Lovage is associated with the element fire and its planetary ruler is the sun. The common name refers to the plants European reputation as a love charm. When a sachet of lovage is placed in the bath it is said to make you more attractive and love inspiring. Though largely a forgotten herb now, the lovage plant was cultivated in medieval times for culinary and medicinal purposes.
Lovage is a very old herb with properties perfect for today's healthy lifestyles. Its unique flavor, which is a combination of anise and celery, can be used as a salt substitute, plus it gives extra flavor to vegetarian soups and stews. You can use it much like you would celery or parsley with a lighter hand as it has a stronger flavor. Lovage works well in potato and tomato dishes, or anything in the starch category. Every part of the plant is edible; use leaves in salads, sauces, and soups. Lovage stalks are also used to replace meat in main dishes.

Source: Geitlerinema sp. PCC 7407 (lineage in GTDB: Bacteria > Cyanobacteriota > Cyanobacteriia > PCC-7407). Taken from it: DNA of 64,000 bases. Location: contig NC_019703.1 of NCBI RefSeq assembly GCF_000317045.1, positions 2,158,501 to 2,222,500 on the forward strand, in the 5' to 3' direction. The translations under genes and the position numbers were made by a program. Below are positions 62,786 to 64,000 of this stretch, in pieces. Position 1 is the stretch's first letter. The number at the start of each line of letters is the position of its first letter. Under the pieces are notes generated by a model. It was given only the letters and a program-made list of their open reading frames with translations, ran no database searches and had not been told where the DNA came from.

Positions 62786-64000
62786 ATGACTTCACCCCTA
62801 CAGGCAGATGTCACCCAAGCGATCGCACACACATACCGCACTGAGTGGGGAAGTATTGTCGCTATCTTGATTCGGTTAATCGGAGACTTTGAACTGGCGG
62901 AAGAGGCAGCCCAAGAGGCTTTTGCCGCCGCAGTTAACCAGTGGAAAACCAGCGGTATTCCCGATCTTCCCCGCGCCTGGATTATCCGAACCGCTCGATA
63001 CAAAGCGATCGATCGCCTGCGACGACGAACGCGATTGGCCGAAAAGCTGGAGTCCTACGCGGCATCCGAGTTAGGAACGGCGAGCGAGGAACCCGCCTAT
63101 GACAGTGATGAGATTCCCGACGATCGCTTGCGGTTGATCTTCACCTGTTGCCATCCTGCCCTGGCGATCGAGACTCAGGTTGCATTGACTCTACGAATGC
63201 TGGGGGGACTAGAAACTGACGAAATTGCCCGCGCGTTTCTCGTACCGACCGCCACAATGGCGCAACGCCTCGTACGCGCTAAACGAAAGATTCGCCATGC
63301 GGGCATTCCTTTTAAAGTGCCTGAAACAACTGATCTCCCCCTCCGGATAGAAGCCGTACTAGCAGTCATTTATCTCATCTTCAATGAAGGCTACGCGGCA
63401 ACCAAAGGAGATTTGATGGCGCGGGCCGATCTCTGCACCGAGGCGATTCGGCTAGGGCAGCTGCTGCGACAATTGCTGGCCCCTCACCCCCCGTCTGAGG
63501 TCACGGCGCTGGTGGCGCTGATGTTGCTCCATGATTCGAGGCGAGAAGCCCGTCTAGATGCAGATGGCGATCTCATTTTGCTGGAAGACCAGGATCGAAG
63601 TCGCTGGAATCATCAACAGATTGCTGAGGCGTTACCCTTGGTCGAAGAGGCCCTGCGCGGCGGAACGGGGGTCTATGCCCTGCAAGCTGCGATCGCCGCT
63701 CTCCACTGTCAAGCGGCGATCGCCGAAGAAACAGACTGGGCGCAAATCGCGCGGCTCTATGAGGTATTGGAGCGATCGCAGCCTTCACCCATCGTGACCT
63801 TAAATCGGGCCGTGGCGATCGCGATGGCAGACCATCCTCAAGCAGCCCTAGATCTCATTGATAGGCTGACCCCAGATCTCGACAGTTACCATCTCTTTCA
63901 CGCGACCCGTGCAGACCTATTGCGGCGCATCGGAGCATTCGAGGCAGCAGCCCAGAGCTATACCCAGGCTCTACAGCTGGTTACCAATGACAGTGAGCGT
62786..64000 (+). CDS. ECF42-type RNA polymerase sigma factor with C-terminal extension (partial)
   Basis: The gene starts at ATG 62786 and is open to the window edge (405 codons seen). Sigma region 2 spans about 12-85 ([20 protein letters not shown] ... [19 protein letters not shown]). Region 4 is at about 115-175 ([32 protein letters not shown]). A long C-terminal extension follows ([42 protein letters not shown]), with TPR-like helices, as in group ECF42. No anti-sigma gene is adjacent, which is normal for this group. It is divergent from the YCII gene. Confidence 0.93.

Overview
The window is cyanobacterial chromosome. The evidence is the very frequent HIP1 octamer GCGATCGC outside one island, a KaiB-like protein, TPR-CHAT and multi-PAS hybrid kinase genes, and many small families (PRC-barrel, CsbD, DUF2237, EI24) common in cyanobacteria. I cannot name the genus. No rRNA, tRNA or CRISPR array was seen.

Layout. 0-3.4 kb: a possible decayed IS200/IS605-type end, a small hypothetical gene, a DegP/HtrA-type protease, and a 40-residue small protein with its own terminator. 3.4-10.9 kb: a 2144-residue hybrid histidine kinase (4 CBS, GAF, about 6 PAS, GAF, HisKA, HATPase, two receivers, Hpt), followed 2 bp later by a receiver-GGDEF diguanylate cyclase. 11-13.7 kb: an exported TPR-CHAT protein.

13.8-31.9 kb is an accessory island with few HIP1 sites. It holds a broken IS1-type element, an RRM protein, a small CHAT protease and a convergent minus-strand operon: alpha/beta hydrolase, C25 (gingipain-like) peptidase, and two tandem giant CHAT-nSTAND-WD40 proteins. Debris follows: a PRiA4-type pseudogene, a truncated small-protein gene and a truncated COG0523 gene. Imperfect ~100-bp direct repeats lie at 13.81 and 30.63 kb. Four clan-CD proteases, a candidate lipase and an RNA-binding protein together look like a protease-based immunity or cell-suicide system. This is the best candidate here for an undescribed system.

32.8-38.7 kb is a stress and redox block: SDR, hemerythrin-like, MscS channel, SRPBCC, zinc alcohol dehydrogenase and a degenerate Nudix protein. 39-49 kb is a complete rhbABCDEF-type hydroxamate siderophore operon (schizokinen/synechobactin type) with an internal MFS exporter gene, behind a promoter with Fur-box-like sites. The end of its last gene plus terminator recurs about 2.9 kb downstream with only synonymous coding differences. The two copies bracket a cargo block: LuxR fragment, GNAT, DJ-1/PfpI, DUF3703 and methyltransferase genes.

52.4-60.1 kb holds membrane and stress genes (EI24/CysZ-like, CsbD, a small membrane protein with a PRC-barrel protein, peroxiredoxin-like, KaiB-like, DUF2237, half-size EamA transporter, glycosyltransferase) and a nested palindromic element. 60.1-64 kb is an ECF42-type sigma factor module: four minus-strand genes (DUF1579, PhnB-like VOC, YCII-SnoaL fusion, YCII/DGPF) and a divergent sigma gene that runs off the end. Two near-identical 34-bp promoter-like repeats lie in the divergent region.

Lovage is a perennial and is very easy to keep in the garden; it can be propagated by offsets, and it is very hardy. Before you plant, consider how much space can be devoted; mature plants will reach 4 to 7 feet tall, which makes it the perfect backdrop for any garden. It grows best in deep rich loam and full sun, and grows well in large containers, too.
Harvest & Storing
Both leaves and stems may be dried for winter use, too. To prepare the foliage for your spice shelf, just swish the stems in water, then clip off the leaflets and spread them out on a parchment lined tray to dry until they're ready to be stored in airtight containers. A dehydrator works well if you have one, and lovage can also be hung to dry on the stem in a cool dry spot. The seed heads (which mature in August) should be laid out flat to dry, then put in a large bag and shaken to remove the seeds. Mason jars make great storage containers as long as they are stored in a dark cabinet.
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